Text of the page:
2014 – Scotland’s Welfare State

28
1907

By Jennifer Calder

For all the Unionists apparent alarm at the levels of poverty they claim the Scottish people will suffer under independence, they seem curiously relaxed about the poverty and misery so many Scots are living in right now.

And it’s set to get worse, a lot worse.

From 2013 new claimants of Income based Jobseekers Allowance, Income Support, Income Based Employment and Support Allowance, Housing Benefit will receive Universal Credit.

By Jennifer Calder

For all the Unionists apparent alarm at the levels of poverty they claim the Scottish people will suffer under independence, they seem curiously relaxed about the poverty and misery so many Scots are living in right now.

And it’s set to get worse, a lot worse.

From 2013 new claimants of Income based Jobseekers Allowance, Income Support, Income Based Employment and Support Allowance and Housing Benefit will receive Universal Credit.  It is expected that the migration of existing claimants will commence in 2014.  The coalition government cheerily informs us that there will be no cash losers at the point of transition.

Tucked away in the small print, we learn that those who were receiving more on their old benefit will have their benefit frozen until such time as the annual uprating of Universal Credit catches up.

As prices continue to rise and even middle class families finding themselves in fuel poverty, this benefit freeze will have a devastating impact on claimants.  As ever it’s the most vulnerable who will be worst affected as they are most reliant on benefits over the long term.

Over the last few years we have begun to feel the impact of Labour’s introduction of Employment and Support Allowance.  For all the former Labour Government’s talk of empowering the long term sick and disabled the real purpose of this reform was to cut the number of claimants.

It is little wonder the Tories have embraced ESA and its harsh ATOS medicals so enthusiastically.

A report by Glasgow City Council estimates that claimants of ESA forced on to Jobseekers or off benefits altogether stand to lose an average £1,469 per annum.  In the city of Glasgow alone that represents a loss of £24.55 million every year to claimants and in turn the local economy.

Not content with making life unbearable for the disabled, the ConDems have decided to have a go at families.  Recent changes to tax credits mean that couples where one or both partners work part time will have to work twenty four hours each week to qualify for help, rather than sixteen as in previous years.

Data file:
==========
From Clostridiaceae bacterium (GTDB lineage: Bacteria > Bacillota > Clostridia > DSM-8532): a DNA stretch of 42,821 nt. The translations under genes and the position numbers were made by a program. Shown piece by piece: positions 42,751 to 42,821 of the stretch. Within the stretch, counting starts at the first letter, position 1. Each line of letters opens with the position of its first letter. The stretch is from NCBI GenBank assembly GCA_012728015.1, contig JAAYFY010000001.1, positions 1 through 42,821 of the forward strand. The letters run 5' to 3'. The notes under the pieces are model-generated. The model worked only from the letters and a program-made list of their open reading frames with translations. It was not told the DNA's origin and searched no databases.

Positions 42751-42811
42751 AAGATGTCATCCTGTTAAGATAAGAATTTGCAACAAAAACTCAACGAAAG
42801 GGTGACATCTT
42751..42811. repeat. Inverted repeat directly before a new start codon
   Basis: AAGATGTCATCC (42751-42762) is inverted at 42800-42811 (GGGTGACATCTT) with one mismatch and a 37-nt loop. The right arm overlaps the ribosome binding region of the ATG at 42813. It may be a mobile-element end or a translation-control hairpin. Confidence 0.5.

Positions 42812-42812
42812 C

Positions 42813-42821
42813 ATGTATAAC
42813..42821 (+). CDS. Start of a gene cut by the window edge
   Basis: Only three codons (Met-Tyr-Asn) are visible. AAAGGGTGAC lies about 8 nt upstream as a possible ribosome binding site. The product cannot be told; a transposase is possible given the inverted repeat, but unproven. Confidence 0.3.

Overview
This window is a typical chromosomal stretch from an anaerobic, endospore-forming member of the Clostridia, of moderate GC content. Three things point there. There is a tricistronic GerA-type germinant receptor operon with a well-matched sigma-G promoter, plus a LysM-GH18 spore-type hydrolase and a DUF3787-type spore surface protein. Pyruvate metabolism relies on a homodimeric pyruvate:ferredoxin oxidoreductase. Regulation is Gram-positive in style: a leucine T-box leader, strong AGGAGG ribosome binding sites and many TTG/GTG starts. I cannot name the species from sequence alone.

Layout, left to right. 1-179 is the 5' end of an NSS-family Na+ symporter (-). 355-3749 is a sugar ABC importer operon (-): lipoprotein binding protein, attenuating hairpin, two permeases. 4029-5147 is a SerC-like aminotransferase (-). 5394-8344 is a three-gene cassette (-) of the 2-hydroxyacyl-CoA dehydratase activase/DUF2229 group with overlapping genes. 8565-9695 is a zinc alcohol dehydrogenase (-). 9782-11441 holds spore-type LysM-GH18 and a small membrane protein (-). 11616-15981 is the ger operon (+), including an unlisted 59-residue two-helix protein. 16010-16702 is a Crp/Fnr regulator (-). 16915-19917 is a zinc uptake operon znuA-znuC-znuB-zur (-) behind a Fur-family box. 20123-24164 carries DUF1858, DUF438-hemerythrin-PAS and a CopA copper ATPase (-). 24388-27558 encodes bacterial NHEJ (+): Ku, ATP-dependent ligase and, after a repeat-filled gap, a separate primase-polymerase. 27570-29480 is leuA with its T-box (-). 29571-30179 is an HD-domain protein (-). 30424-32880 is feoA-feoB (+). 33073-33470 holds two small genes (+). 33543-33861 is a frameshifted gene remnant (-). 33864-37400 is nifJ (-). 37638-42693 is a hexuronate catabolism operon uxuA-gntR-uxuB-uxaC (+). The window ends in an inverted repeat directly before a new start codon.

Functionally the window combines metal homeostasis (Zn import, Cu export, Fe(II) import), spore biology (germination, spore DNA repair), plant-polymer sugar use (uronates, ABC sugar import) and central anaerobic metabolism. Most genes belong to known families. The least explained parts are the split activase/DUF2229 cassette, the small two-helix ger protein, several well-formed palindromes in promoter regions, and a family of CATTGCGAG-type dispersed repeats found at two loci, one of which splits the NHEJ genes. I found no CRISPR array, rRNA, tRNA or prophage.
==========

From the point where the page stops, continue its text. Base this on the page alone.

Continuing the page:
Sadly the obvious solution for families caught in this trap of upping their hours or finding a job with more contracted hours is not quite as simple as all that. The jobs offering the hours required just aren’t there.  A report by the Guardian newspaper estimated that in February of this year only 52% of the vacancies on the Jobcentre Plus website provide enough hours to qualify for working tax credit.

That the government pressed ahead with this change despite knowing that there aren’t enough jobs around exposes their commitment to the family as the sham many of us long suspected it was.

The next major change we can all look forward to is the abolition of Disability Living Allowance and the introduction of the Personal Independence Payment.  The aforementioned report by Glasgow City Council estimates a financial loss of £753 per annum, per claimant.

This is bad enough in itself but imagine such a loss in conjunction with losing Employment and Support Allowance.  The crowning insult is that if you’re eligible you may claim Jobseekers Allowance instead, as you’re now deemed fit for work in a jobs market where competition is stiff and jobs are scarce.

With the £millions the government seem happy to waste on pointless schemes like The Work Programme and their recent millionaire friendly budget it’s hard to believe these changes are anything other than an ideologically driven attack on the poor and the disabled.

Worst of all there is no effective political opposition to any of this.

Labour’s attitude can best be summed up by Tom Harris who we can commend for his honesty, if not his views, when he says ‘We weren’t set up as some sort of charity to help the poorest in society – the long-term unemployed, the benefit dependent, the drug addicted, the homeless.’

With no major party at Westminster defending the poor and the vulnerable we can be confident that those changes not yet implemented, and worse, will sail through The Commons with ease.

We are fortunate in Scotland that we will have the opportunity to jump ship come 2014 but with so many of these changes already a ‘done deal’ an independent Scotland is going to inherit a society with worse and deeper poverty than it has now and a harsh, grossly unfair benefits system.

For those of us who aspire to living in a decent society where the vulnerable are looked after rather than scapegoated by the tabloid press and wealthy politicians, it is vitally important that we take every opportunity to oppose these cuts and start the debate on how an independent Scotland will rise to the challenge of tackling poverty and building a better and fairer country.